Royalty Financing in Impact Investing repurposes the royalty payments from traditional finance to meet the needs of Impact Investors
In traditional finance, Royalties are a mechanism for paying for intellectual property. Most legal jurisdictions have clear definition of royalties and their accounting treatment and definition may vary between legal jurisdictions.
Many impact investing structures would be significantly easier to classify as royalties as the accounting and tax rules for royalties are well defined and simple. Royalties are only treated as income as the sales on which those royalties depend occur. For example a book publisher will owe royalties to an author only when that author’s book sells.
Unfortunately many tax juridiscinos limit the use of royalty accounting to their traditional use as payments for intellectual property. For example, in many jurisdictions a Revenue Financing structure cant simply be called a Royalty Structure with the hope that the accounting will be as simple as royalty accounting. This is because doing so would facilitate tax avoidance structures in traditionally busessiness.
Redemption Based Exits
Redemption Based Exists re typically equity structures where the investment structure requires the company to redeem (repurchase) the equity shares from the investors. The terms of repurchase agreements vary between structures but generally include a method for the investors to, over the life of the security, receive a specified multiple of their original investment as the premium paid for the redemptions.
Examples include Indie.vc
Hybrid Revenue Based Finance Strucures typically provide investor returns by a mix of redemptions with another payment stream like interest payments or dividend payments. Examples of hybrid structures include Performance Aligned Stock
Complexity is an important consideration when seeking the most appropriate capital for a company. If the needs for capital are appropriately met with traditional structures then using traditional structures will likely reduce transaction costs and investor reticence.
Many of the alternative exit structures are new, are not well understood by many practitioners, and have less clarity about their tax, accounting, and legal merits than traditional exits. These complexities can add costs and slow the transaction process.
Equity vs Debt
It’s important to understand that just because a security is labeled as “equity” or “debt” does not mean that the local tax authorities will accept that label. It is common for tax authorities to have procedures to reclassify securities based on their economic structures. Any reclassification could significantly change the economics of the security and/or increase the difficulty of accounting and other compliance elements.
We recommend any investor or entrepreneur seeking to use an alternate exit structure seek professional advice on the tax implications with a specific focus on reclassification risk.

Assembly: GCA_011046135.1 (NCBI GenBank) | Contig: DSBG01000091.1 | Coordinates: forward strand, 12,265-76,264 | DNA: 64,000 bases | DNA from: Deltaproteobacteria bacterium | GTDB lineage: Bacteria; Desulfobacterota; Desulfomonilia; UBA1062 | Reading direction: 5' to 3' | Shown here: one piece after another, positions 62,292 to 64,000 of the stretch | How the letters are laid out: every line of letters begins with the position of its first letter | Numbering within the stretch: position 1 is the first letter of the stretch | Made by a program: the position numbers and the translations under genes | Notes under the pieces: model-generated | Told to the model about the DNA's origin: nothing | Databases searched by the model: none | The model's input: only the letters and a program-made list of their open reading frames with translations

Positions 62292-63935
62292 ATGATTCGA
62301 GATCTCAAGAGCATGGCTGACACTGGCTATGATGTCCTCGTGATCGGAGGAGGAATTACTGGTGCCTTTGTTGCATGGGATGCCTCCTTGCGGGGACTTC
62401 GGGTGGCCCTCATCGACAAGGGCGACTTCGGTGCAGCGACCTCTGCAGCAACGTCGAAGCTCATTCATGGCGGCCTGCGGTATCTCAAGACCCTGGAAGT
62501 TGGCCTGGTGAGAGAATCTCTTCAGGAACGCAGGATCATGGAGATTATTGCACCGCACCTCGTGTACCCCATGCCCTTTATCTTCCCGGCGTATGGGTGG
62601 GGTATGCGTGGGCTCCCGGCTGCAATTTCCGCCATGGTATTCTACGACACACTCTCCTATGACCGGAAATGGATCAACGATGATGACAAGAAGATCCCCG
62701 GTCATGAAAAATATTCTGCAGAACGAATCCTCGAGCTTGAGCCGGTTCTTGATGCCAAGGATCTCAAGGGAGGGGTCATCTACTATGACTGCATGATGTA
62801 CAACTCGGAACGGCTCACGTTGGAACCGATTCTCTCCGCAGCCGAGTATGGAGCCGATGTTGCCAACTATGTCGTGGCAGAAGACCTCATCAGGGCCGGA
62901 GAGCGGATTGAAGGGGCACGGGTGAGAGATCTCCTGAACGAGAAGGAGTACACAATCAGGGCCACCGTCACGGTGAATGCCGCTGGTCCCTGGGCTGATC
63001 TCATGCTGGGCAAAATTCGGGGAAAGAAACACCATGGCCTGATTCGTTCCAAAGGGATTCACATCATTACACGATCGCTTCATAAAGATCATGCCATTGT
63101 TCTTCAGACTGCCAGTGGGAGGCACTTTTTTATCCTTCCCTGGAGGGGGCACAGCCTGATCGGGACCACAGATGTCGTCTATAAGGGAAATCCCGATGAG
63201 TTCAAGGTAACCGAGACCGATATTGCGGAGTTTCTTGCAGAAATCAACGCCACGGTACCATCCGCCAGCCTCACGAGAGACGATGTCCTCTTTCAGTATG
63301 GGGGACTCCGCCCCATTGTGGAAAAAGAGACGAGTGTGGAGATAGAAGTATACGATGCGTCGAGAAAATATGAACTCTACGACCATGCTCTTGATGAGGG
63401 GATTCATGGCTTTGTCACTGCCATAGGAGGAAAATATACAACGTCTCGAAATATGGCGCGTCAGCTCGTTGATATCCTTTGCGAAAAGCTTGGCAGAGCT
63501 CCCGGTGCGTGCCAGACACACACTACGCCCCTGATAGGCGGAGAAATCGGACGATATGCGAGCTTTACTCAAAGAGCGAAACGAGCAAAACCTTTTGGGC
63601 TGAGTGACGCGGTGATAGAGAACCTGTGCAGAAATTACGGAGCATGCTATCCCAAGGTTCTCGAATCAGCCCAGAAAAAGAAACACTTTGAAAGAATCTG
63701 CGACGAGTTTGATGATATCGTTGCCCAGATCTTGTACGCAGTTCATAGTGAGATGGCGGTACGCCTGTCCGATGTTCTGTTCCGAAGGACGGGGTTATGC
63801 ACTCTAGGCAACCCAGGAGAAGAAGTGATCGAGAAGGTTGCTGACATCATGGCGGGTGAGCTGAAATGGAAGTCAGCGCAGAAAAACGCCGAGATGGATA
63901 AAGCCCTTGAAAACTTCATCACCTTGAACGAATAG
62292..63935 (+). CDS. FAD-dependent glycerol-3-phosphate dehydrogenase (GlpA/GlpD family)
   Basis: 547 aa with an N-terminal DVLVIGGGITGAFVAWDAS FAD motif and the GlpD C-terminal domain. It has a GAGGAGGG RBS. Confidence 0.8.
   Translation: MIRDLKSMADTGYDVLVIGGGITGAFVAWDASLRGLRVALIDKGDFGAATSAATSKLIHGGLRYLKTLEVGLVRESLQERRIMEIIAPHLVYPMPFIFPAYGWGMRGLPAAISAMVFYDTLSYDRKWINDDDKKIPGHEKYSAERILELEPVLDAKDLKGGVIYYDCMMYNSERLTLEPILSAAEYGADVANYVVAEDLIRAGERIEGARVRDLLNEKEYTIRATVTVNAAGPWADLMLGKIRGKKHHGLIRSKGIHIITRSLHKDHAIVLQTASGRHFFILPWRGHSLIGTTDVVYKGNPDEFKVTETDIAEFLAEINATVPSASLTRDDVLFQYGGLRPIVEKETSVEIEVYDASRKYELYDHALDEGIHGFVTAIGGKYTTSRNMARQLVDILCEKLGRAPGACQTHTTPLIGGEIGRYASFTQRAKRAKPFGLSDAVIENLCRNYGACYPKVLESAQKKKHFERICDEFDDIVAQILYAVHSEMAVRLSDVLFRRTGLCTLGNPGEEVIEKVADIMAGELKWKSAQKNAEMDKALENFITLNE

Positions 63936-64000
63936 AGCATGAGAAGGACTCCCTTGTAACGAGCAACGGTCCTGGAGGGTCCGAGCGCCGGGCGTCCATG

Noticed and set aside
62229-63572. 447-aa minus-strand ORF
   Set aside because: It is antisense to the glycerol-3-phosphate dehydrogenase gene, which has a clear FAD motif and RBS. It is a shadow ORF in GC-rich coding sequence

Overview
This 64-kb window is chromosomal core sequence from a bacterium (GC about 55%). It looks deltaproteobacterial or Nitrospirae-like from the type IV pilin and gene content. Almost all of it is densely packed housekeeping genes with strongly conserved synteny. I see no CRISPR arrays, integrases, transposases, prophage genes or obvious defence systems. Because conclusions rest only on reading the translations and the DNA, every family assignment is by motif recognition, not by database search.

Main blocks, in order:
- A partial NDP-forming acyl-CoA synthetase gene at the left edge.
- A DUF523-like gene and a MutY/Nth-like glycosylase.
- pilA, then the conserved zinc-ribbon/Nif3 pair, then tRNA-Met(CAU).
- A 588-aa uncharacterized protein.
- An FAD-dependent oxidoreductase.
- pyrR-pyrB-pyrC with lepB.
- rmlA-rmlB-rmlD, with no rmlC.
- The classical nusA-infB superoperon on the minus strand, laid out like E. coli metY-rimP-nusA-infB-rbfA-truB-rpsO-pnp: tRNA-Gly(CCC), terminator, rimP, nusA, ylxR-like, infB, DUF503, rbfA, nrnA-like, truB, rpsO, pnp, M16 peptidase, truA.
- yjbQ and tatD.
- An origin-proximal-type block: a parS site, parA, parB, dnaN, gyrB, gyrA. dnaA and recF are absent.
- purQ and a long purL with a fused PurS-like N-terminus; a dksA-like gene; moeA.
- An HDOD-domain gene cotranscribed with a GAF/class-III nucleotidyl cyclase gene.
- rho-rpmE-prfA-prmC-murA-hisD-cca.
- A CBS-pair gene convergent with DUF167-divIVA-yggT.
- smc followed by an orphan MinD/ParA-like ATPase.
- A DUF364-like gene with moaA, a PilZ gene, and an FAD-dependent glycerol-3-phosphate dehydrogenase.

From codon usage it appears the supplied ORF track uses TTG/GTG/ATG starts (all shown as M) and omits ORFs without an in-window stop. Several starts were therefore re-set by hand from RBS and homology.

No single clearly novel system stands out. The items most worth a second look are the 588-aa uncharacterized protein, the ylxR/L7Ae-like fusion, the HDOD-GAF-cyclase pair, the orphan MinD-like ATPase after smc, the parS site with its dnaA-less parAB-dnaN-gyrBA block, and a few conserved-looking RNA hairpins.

When an alternative exit uses a debt structure or a structure that could be reclassified as debt issuers must be careful that the nature of the contingent payments don’t violate local usury laws. Usury laws are laws that set a maximum interest rate on debt payments.
What is interest vs principal?
When an issuer pays an investor some return on a debt structure it needs to be clear to both parties what portion of the payment is interest and what portion is principal. This distinction is important because generally the return of principal is not taxed but the interest is subject to taxation.
Traditional investment structures calculate the principal and interest portions of a payment using near-universally accepted amortization tables. With many alternative exit debt structures it is not clear how to create an amortization table that is accepted by the local tax authorities.
For example, consider a debt based alternative exit where the source of returns is a fixed percentage of revenues until the investor receives 3 (three) times their initial investment (a revenue based contingent payment). If the investor invested $100,000 then when the transaction has completed its duration the investor will have received $300,000 in payments of which $100,000 has to be treated as return of principle and $200,000 has to be treated as interest.. If the first payment is $10,000 – what portion of that is principal and what is interest? It might make sense to call ⅓ principal and ⅔ interest. It also might make sense to call the entire $100,000 of payments principal and then all the rest interest.
While it is possible that your local tax jurisdiction will not have clear rules, it is more likely that they do have rules for properly apportioning principle and interest because not having those rules would have made it easy for investors to take advantage of their absence and create investment structures that are intended to delay, defer or avoid taxes.
Complicated accounting requirements
Some tax jurisdictions solve the above referenced question of apportioning interest and principle by imposing complicated tax accounting methods that can be burdensome to administer and may even create tax disadvantages to the investor.
For example, in the United States the law (26 CFR § 1.1275-4) reqires contingent payments instruments to be treated as if they were not in fact contingent using the Noncontingent bond method. In addition to the added complication, this often has the negative consequence of requiring, in the early years of an investment, the investor to pay tax on income they will not receive until the later years of the investment.